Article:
A Total Knee Replacement (TKR) or Total Knee Arthroplasty is a surgery that replaces an arthritic knee joint with artificial metal or plastic replacement parts called the ‘prostheses'.
The procedure is usually recommended for older patients who suffer from pain and loss of function from arthritis and have failed results from other conservative methods of therapy.
The arthroscope is a fiber-optic telescope that can be inserted into a joint (commonly the knee, shoulder and ankle) to evaluate and treat a number of conditions. A camera is attached to the arthroscope and the picture is visualized on a TV monitor.
Most arthroscopic surgery is performed as day surgery and is usually done under general anesthesia. Knee arthroscopy is common, and millions of procedures are performed each year around the world.
Revision Knee Replacement means that part or all of your previous knee replacement needs to be revised. This operation varies from very minor adjustments to massive operations replacing significant amounts of bone.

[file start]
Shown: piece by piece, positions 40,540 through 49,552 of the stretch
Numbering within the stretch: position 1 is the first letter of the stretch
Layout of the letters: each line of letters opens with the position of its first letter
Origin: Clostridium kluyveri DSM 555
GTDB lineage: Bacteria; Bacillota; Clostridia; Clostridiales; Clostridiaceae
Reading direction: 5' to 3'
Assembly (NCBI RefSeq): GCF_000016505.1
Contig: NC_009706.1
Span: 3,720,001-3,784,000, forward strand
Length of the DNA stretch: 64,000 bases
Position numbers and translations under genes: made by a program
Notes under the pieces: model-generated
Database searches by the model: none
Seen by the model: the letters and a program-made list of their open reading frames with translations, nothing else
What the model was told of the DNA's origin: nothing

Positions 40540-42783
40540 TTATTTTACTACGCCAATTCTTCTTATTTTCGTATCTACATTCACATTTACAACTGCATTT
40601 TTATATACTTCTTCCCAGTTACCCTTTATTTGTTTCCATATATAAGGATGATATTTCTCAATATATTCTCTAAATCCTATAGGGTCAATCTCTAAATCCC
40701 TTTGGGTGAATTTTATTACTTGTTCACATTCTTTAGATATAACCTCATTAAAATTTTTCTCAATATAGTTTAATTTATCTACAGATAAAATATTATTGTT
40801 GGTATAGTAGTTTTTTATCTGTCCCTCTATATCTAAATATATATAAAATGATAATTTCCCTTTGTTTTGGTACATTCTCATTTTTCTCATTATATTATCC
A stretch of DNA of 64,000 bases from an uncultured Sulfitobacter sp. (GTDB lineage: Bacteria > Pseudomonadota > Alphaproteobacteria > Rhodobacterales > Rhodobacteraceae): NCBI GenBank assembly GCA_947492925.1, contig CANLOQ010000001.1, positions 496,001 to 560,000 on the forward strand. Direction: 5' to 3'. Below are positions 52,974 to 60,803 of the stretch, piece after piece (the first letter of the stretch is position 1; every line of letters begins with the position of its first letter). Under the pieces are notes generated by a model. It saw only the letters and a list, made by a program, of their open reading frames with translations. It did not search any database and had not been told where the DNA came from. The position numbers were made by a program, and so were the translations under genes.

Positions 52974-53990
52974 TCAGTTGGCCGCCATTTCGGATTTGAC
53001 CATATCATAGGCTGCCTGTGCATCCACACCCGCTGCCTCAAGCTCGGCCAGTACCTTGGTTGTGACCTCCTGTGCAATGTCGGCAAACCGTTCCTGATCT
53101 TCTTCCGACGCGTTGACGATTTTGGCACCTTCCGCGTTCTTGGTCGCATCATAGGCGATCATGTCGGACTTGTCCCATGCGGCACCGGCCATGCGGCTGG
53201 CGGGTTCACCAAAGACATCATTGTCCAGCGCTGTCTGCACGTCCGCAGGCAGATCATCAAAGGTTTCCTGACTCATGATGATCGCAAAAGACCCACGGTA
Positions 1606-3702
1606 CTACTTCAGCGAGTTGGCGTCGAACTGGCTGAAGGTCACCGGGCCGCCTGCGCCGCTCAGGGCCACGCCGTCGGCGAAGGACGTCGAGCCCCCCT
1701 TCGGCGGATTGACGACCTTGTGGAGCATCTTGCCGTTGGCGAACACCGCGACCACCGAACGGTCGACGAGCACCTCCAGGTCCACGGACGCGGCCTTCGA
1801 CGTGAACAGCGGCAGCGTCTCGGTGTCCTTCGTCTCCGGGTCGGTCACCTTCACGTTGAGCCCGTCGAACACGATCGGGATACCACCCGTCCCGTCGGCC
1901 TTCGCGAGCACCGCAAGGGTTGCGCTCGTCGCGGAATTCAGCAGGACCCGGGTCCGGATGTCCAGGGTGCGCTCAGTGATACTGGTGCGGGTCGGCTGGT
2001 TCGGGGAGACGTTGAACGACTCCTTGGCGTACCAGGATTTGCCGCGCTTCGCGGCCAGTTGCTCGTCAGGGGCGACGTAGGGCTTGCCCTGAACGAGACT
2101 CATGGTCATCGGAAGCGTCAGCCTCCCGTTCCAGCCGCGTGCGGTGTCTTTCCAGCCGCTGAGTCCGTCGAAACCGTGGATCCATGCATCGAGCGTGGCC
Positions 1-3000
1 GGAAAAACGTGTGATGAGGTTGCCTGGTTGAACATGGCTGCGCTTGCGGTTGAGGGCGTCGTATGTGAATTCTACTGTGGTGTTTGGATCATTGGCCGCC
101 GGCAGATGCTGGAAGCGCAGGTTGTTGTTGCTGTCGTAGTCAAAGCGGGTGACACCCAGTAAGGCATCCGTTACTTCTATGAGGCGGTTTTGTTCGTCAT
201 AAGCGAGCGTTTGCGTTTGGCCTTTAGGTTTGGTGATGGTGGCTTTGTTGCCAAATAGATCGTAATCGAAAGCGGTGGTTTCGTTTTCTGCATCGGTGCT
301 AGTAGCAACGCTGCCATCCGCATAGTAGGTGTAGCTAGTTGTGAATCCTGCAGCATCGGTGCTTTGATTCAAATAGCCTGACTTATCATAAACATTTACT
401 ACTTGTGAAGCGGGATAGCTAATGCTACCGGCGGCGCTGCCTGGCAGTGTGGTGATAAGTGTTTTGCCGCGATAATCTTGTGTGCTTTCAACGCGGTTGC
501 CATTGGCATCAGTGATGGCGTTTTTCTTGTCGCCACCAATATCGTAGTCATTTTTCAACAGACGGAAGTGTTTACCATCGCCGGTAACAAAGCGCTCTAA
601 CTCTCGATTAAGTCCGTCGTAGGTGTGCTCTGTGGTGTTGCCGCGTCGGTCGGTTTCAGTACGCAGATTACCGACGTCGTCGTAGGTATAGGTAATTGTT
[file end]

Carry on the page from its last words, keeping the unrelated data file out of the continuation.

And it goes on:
The typical knee replacement replaces the ends of the femur (thigh bone) and tibia (shin bone) with plastic inserted between them and usually the patella (knee cap).
The Anterior Cruciate Ligament is one of the major stabilizing ligaments in the knee. It is a strong rope like structure located in the center of the knee running from the femur to the tibia.
When this ligament tears, unfortunately it doesn't heal and often leads to the feeling of instability in the knee.
Unicondylar Knee Replacement simply means that only a part of the knee joint is replaced through a smaller incision than would normally be used for a total knee replacement.
Unicondylar Knee Replacements have been performed since the early 1970's with mixed success. Over the last 25 years implant design, instrumentation and surgical technique have improved markedly making it a very successful procedure for unicompartmental arthritis.